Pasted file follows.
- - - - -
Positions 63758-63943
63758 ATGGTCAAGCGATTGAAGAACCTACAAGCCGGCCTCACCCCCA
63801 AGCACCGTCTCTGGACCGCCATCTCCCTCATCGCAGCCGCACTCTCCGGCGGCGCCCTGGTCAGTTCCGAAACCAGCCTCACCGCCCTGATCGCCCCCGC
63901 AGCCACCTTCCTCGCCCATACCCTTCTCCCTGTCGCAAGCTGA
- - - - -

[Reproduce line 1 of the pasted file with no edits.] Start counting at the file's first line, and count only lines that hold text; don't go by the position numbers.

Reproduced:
Positions 63758-63943